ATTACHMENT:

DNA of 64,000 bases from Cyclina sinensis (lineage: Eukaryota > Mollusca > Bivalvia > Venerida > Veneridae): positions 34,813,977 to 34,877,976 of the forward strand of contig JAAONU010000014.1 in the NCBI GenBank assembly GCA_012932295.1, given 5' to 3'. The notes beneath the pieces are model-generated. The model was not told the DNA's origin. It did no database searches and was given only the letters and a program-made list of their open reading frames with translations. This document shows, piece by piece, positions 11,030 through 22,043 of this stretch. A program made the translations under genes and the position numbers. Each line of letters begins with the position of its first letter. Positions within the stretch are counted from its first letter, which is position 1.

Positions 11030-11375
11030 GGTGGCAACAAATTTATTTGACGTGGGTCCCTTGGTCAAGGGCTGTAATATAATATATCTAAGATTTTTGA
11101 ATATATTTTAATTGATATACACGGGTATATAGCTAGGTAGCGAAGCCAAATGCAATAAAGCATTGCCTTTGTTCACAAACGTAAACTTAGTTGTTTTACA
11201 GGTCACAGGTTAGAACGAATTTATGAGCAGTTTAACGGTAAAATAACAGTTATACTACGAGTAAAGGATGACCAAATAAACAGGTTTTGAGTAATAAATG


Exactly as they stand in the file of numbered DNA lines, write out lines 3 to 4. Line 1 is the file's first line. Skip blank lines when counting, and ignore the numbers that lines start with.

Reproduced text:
11030 GGTGGCAACAAATTTATTTGACGTGGGTCCCTTGGTCAAGGGCTGTAATATAATATATCTAAGATTTTTGA
11101 ATATATTTTAATTGATATACACGGGTATATAGCTAGGTAGCGAAGCCAAATGCAATAAAGCATTGCCTTTGTTCACAAACGTAAACTTAGTTGTTTTACA